Communication during a crisis is essential for both victims and the emergency services. Often, conventional forms of communication are unavailable due to the circumstances of the crisis. In cases like these, alternative methods of communication are required. Unfortunately, not all of them apply to the vulnerable populations, such as older adults. This paper will cover one such alternative method, how it was used during a crisis, a strategy of communicating with a vulnerable population, and one example of how it was used.
One of the best alternative forms of communication during crisis situations is the internet. As of 2017, it has spread to most developed nations, becoming a standard service in most households. It is easy and cheap to provide, in comparison to other systems, and it is likely to be available during a crisis. Its use is also versatile as it can be accessed from any computer, smartphone, smart televisions, and even through regular phones that are connected through a VOIP connection.
It has already proven to be effective after the events of Hurricane Katrina in 2005 and the Hurricane Sandy in 2012. During Hurricane Sandy, users were able to communicate with each other, despite the lack of cell service. Through social media, emergency services and organizations helping in the disaster relief were able to provide information about their location. Emergency information was able to be spread much quicker than through conventional means. These events have shown how the Internet can be an effective alternative form of communication. With time, it could be used to provide emergency information through apps created by emergency services, and other possible means (Jones, 2014).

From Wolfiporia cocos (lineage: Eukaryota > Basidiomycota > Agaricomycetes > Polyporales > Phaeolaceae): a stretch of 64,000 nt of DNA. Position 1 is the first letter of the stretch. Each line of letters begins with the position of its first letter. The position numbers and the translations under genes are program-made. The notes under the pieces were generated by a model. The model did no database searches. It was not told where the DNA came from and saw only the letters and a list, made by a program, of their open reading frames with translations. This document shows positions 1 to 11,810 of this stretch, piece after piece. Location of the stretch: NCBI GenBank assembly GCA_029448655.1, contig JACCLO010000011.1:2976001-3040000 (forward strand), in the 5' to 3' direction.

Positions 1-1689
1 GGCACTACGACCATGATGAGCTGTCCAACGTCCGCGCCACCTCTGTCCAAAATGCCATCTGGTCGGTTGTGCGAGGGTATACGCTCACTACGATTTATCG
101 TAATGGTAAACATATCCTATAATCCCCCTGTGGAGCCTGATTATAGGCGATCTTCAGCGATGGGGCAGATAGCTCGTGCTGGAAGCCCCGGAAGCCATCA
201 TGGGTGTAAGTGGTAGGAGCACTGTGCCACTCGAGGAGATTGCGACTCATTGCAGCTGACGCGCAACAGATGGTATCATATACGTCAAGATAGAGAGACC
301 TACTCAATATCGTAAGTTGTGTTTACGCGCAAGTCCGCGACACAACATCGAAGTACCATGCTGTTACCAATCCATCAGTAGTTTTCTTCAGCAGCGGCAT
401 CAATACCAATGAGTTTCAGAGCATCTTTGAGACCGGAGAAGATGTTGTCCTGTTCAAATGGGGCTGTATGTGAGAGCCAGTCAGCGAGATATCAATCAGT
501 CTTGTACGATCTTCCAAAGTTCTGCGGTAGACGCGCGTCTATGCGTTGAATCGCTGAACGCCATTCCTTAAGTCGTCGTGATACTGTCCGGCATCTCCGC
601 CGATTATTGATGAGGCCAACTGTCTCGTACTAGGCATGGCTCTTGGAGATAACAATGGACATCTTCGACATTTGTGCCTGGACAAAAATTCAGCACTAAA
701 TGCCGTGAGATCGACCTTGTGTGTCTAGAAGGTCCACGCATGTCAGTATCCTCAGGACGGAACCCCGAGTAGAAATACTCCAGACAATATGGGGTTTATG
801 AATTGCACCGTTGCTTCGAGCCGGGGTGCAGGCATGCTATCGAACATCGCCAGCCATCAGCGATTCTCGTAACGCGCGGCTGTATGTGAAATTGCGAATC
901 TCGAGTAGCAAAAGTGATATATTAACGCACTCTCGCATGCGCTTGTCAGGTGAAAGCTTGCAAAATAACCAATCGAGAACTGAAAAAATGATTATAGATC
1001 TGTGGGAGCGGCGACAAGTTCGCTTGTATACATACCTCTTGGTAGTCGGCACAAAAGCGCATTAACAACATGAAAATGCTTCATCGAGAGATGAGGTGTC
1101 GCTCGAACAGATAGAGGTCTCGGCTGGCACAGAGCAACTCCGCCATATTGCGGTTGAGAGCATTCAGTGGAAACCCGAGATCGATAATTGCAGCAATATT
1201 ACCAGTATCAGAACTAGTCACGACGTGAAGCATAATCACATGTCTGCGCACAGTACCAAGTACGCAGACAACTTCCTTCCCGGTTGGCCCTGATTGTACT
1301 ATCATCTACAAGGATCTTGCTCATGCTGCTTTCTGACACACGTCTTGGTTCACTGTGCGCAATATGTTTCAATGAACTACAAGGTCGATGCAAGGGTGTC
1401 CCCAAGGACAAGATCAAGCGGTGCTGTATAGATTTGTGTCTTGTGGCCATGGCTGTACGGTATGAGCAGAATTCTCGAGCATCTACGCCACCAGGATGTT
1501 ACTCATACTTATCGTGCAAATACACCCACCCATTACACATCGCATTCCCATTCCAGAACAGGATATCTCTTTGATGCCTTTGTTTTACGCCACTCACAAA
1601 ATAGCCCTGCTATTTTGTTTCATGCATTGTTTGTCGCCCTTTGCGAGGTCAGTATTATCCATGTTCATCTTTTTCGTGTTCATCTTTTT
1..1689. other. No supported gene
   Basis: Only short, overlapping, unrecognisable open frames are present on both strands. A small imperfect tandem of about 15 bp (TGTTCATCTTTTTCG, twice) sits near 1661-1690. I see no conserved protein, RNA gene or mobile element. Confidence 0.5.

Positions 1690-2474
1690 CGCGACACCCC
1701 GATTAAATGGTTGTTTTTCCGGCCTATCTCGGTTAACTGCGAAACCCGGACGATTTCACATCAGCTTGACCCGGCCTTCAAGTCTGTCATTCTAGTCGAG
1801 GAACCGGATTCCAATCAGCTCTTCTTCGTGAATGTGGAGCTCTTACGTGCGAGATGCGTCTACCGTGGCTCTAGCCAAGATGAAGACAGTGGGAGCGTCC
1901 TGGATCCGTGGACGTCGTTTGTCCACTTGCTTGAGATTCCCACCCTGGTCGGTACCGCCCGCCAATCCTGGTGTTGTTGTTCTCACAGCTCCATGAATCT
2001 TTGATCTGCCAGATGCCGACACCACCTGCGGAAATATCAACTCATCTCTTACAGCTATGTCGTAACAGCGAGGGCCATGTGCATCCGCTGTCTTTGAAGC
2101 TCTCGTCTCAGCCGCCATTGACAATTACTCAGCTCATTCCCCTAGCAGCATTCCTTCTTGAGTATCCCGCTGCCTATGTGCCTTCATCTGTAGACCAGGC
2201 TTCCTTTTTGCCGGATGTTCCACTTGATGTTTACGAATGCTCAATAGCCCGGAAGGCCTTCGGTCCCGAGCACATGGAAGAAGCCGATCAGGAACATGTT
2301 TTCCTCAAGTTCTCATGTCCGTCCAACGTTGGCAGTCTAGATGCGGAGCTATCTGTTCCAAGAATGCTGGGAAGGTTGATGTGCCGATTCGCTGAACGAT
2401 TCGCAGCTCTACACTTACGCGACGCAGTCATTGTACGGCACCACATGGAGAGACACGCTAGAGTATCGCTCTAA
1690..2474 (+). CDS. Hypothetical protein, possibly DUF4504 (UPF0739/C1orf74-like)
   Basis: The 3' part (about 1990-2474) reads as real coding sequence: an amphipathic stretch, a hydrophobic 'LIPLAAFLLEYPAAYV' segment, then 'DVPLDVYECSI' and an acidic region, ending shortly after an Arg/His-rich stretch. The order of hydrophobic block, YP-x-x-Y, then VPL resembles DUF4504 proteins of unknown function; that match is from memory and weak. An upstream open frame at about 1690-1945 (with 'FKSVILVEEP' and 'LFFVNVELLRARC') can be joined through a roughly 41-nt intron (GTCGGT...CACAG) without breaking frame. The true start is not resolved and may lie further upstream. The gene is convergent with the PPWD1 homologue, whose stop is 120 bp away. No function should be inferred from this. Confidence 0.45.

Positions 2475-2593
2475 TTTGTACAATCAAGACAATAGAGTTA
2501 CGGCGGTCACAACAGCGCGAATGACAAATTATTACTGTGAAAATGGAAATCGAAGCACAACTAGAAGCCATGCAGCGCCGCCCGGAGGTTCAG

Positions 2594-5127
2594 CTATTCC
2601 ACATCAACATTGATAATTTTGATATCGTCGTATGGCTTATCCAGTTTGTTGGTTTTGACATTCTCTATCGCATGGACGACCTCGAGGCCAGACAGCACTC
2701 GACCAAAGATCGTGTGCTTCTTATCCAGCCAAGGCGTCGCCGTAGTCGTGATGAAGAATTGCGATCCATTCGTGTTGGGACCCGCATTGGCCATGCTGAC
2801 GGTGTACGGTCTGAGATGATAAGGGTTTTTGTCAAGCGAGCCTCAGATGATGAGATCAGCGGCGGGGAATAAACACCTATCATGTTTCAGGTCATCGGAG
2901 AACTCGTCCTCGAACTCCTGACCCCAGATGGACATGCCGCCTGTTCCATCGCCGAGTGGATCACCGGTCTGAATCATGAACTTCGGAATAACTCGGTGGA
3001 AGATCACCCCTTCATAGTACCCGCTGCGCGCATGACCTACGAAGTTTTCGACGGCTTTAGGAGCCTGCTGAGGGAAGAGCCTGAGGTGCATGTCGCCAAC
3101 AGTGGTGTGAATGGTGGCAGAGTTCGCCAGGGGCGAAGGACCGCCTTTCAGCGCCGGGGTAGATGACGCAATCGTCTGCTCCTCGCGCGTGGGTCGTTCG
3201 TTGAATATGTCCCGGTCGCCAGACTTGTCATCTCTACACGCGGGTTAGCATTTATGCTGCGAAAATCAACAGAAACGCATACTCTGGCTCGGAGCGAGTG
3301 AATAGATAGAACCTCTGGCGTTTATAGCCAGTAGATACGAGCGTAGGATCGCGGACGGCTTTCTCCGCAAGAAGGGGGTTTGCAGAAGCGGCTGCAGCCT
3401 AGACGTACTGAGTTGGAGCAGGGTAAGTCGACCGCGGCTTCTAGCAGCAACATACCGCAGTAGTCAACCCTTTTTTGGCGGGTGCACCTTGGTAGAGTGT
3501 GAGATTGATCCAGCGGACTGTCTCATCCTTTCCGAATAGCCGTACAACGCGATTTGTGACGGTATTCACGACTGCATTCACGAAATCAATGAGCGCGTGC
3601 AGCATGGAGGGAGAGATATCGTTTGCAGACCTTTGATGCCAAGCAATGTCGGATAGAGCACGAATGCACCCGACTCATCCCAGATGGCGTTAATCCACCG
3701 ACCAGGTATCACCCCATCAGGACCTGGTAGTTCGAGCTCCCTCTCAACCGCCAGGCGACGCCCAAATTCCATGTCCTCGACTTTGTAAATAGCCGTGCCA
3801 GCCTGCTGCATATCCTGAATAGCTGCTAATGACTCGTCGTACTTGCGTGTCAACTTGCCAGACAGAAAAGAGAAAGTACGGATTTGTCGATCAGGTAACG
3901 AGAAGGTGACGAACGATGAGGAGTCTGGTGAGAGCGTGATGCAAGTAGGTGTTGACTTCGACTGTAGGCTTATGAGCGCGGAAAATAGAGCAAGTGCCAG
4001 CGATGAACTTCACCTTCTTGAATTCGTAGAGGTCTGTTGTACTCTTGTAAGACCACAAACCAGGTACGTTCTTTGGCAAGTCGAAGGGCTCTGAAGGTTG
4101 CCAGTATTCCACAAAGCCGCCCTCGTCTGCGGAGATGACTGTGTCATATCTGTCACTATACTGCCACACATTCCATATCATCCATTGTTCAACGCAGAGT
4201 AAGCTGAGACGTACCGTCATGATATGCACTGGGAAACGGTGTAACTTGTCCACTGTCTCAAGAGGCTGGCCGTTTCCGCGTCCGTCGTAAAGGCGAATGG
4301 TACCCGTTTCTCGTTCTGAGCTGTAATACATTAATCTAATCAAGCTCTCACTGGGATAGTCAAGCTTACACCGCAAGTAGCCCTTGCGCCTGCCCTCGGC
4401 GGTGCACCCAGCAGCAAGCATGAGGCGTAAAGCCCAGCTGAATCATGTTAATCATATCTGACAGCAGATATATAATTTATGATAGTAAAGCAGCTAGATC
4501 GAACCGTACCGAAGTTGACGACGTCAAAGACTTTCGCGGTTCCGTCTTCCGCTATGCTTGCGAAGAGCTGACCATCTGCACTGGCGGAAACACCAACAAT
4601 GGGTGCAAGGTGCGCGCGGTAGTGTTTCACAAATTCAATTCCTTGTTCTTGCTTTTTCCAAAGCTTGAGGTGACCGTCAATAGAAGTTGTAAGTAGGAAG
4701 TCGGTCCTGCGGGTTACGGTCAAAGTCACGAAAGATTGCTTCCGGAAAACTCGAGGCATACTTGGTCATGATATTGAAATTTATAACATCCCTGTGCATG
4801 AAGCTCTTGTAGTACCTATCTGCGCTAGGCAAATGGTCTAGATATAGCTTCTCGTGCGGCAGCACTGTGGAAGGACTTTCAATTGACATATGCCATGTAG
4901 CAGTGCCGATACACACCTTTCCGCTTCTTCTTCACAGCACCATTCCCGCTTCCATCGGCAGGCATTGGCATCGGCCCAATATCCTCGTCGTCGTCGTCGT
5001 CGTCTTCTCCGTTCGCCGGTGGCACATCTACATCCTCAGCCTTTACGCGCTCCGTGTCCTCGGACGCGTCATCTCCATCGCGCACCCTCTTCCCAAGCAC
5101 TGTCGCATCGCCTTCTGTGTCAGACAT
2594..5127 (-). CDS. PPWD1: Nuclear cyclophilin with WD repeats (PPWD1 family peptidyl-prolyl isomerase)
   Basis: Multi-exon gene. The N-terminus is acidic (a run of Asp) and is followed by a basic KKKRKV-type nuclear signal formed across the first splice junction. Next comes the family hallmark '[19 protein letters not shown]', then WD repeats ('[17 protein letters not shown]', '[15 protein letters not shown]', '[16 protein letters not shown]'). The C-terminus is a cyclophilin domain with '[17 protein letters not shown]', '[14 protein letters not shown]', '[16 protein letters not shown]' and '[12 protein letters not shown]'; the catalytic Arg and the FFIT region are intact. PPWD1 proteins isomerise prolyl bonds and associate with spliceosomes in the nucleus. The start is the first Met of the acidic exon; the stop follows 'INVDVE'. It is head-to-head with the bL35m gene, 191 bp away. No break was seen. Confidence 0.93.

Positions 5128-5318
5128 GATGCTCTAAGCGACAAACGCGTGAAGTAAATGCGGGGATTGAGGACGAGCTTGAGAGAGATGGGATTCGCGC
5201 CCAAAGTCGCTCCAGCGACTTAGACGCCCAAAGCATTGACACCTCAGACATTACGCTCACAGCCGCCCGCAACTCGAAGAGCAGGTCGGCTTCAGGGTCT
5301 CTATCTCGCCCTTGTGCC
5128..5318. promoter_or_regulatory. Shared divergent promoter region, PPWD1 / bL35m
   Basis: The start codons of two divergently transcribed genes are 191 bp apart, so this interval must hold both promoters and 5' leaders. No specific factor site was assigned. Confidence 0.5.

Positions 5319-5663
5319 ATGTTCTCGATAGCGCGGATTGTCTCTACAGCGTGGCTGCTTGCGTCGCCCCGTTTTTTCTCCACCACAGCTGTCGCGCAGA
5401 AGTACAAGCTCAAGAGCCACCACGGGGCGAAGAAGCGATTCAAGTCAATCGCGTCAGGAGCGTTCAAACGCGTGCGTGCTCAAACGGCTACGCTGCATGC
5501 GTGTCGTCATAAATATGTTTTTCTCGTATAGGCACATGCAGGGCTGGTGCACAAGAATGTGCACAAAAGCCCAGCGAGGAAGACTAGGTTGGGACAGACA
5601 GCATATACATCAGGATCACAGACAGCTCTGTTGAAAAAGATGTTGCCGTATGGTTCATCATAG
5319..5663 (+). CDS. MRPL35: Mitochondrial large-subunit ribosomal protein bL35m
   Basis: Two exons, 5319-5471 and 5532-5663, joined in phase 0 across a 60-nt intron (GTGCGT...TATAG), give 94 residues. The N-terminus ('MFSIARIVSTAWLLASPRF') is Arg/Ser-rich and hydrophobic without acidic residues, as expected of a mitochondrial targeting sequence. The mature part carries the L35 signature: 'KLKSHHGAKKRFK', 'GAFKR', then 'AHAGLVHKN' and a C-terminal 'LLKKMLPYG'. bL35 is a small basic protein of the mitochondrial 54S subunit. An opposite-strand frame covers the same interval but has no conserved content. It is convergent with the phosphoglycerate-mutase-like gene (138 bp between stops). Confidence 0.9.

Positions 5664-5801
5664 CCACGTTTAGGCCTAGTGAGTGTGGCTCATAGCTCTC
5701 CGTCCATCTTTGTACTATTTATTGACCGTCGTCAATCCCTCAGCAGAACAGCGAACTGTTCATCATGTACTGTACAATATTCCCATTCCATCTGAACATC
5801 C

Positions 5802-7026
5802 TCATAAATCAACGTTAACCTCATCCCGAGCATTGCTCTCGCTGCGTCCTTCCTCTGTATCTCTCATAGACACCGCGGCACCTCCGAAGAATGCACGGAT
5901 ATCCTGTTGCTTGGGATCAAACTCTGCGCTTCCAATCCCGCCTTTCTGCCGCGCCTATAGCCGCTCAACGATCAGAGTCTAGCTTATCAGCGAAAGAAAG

Vulnerable populations, such as the elderly, sometimes are not technically proficient enough to use new forms of media such as the internet. In these cases, a combined effort of multiple strategies is required. First of all, preparedness is key. If possible, family or friends of the older adult should prepare an emergency form of communication such as a preprogrammed elderly-friendly smartphone. In case no family or friends are available, a local NGO/CBO agency should inform the person and provide services in case they are needed. These tactics should be combined with the use of the internet.
During Hurricane Sandy, there were dozens of cases when a concerned person informed emergency services about elderly members of their community who might need help (Kulemeka, 2014). Community effort should not be underestimated. People should be encouraged to know their neighbors, especially if they belong to the vulnerable populations. In preparation for the disaster, the internet can be used by the people helping the elderly to provide them with CDC recommendations for elderly, and other vulnerable groups. The ability of elderly should also be considered. The Internet has become very accessible. It is not unusual for an older adult to use social media such as Facebook when even five years ago it might have seemed unlikely. NGO/CBO agencies should consider providing online information services targeted specifically at the elderly members of society (Gotanda et al., 2015).
Without communication, people are likely to perish during a crisis. Thankfully, with the advancement of technology, new and innovative ways of communication are becoming available to people. The Internet might be one of the most useful tools during a disaster, but it is important to consider people who cannot use it. That is who one single solution cannot be used for every person.
Gotanda, H., Fogel, J., Husk, G., Levine, J., Peterson, M., Baumlin, K., & Habboushe, J. (2015). Hurricane Sandy: Impact on emergency department and hospital utilization by older adults in Lower Manhattan, New York (USA). Prehospital and Disaster Medicine, 30(05), 496-502. Web.
Jones, M. (2014). Proceedings of the SIGCHI conference on human factors in computing systems). New York, NY: ACM.
Kulemeka, O. (2014). How people affected by disaster use the Internet: A study of Facebook usage during the 2014 Hazelwood mine fire in Victoria. Australasian Journal of Disaster and Trauma Studies, 18(2), 51-56.